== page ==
The many muses of Eloise Ptito

These clothes seem to be the cloth of a painter. They remind to the paintings of the muses they are inspired by but at the same time, this designer is able to innovate classic and timeless lines. Eloise is an enormous source of references and inspirations that make us traveling in a parallel world made of art, colors and distant times. Classic eccentric in style, my label seeks to produce unique yet timeless pieces in limited-runs. My art-based design practice involves creating textiles from my very own watercolour paintings and implementing several emerging and historical textile practices such as Rococo hand-embroidery. Paying very little attention to current fads or trends, my ultimate goal is to create heirloom pieces that will be passed down from generation to generation, daughter to daughter. Whole-heartedly believing in the empowering qualities of colour, my label’s wearable art garments also incorporate many elements and textile practices from my Moroccan-Chilean ancestry.

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What’s the concept of your latest collection?
My most recent thesis collection entitled“The Many Muses” is a textile-focused S/S18 womenswear collection inspired by three different muses of famous male painters: Jeanne Hébuterne, Fränzi Fehrmann, and Rosa Rolanda. Often revisiting my thoughts over the years, the collection sought to pay homage to these three particular women for repeatedly inspiring me during my own creative processes. Through varied textures, hand-painted nudes, experimental embroidery, and digitally-printed textiles, I sought to honour the luminous creativity of these women that is often overlooked. All three women have frequently only been understood as muses when in reality, they were spectacular painters or artists in their own right. The collection explored their inner worlds sartorially and gave thanks to their undervalued work as artists. It is precisely their secret works that have aided in fuelling my own cycle of creativity all along.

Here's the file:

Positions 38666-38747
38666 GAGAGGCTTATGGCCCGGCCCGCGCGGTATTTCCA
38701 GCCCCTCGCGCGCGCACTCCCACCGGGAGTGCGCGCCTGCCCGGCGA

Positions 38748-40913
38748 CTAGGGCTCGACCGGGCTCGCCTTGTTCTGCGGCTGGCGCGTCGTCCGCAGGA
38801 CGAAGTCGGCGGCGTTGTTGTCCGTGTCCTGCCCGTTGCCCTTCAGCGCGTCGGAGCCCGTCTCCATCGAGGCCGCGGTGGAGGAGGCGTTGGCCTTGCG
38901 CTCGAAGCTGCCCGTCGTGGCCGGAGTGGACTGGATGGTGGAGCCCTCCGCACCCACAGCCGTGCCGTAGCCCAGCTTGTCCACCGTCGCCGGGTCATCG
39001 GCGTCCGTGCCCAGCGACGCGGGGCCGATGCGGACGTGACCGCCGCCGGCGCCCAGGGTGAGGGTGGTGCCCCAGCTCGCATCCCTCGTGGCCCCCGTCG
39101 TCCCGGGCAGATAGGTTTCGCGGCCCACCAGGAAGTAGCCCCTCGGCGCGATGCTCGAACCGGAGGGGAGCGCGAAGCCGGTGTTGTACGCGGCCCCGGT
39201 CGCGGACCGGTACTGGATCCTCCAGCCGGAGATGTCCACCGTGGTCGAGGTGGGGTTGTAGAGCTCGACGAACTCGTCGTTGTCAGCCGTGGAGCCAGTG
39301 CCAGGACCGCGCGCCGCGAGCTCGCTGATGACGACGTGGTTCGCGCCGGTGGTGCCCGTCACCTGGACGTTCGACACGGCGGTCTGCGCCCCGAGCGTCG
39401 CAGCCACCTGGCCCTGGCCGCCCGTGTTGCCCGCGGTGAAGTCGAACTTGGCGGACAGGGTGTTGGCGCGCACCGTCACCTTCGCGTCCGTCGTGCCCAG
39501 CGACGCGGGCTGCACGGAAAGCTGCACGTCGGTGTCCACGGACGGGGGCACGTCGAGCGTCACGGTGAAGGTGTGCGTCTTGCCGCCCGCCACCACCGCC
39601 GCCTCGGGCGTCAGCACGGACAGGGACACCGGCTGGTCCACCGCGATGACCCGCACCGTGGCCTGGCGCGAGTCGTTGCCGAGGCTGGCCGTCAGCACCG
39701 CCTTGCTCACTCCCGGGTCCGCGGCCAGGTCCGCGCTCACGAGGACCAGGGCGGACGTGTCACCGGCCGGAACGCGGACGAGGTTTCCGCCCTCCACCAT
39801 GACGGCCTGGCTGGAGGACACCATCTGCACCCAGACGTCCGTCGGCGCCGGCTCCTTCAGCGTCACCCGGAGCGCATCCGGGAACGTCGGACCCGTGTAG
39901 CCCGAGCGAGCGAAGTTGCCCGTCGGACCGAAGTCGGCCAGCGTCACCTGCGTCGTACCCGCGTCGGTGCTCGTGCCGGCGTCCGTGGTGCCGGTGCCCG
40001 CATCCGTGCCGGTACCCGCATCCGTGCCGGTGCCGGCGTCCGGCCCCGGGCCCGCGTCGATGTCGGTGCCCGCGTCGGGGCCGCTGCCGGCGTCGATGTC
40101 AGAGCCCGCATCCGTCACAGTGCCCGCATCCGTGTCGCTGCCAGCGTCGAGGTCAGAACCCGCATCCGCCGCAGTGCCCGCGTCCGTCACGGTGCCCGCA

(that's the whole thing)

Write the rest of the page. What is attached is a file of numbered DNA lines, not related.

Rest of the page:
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What inspires you the most?
I am primarily inspired by music, various female painters & artists, textile art, and the wonderfully absurd outfits my boyfriend and I coordinate together every morning. We are currently obsessed with polkadotted rain bonnets, cuffed white pants, Swedish clogs, patchwork/quilted clothing, experimental embroidery, Kewpie dolls, bold colour (always), and enthusiastic pattern-mixing. My style can best be described as “psychedelic granny”. As for designers, I am inspired by Tsumori Chisato, Issey Miyake, Dries Van Noten, Renata Morales, and Chicco Ruiz.

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How does the place you live in affect your design?
The city I live in affects my design in that it drives me to dream and retreat into my imagination more. Since the fashion scene here in Toronto is mostly drab, dull, and colourless, my design practice has in a way become a form of escapism from this monotonous reality. As Dries Van Noten once noted, I too do not believe in reflecting our current times. I seek to offer viewers sincerity, beauty, and soulful garments that allow others to dream and retreat back into their imagination too.

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What’s the future of fashion according to you?
The current oversaturated fast fashion reality we face today is completely and utterly unsustainable and will not be able to continue far into the future. I believe the clothing production process will eventually have to be forced to slow down and instead become highly individualized, customized, and in some cases bespoke. I feel that fashion in the future will fall into two different camps: hyper-minimalism or hyper-romanticism. All genders will eventually be able to freely dress in either camps as well. Either way, I feel consumers will eventually begin to buy less and instead choose garments that they absolutely love and that serve multiple purposes for several seasons or years at a time. The cheap will definitely eventually lose their thrill.

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What’s your next project?
I have just finished showing my thesis collection at Toronto Women’s Fashion Week (TWFW) and am currently working on an art dress installation for an AGO & Centre for Spanish-Speaking Peoples exhibit entitled “Taking Roots: Our Canada”. I, along with five other emerging artists of Latinx-descent under 29, were selected to create works that explore the complexities of Latinx identity within Canada. The show will run for several weeks in early December.
I am also honoured and humbled to currently have my designs from my final thesis collection featured in Mode Canada’s beautiful exhibit, “Then Now Next”. It was curated by the Fashion History Museum and celebrates various Canadian designers from the past 150 years up until today. My designs are featured within the final “Form, Flow, Function Perfected as Art” section which focuses on Canada’s future young designers.
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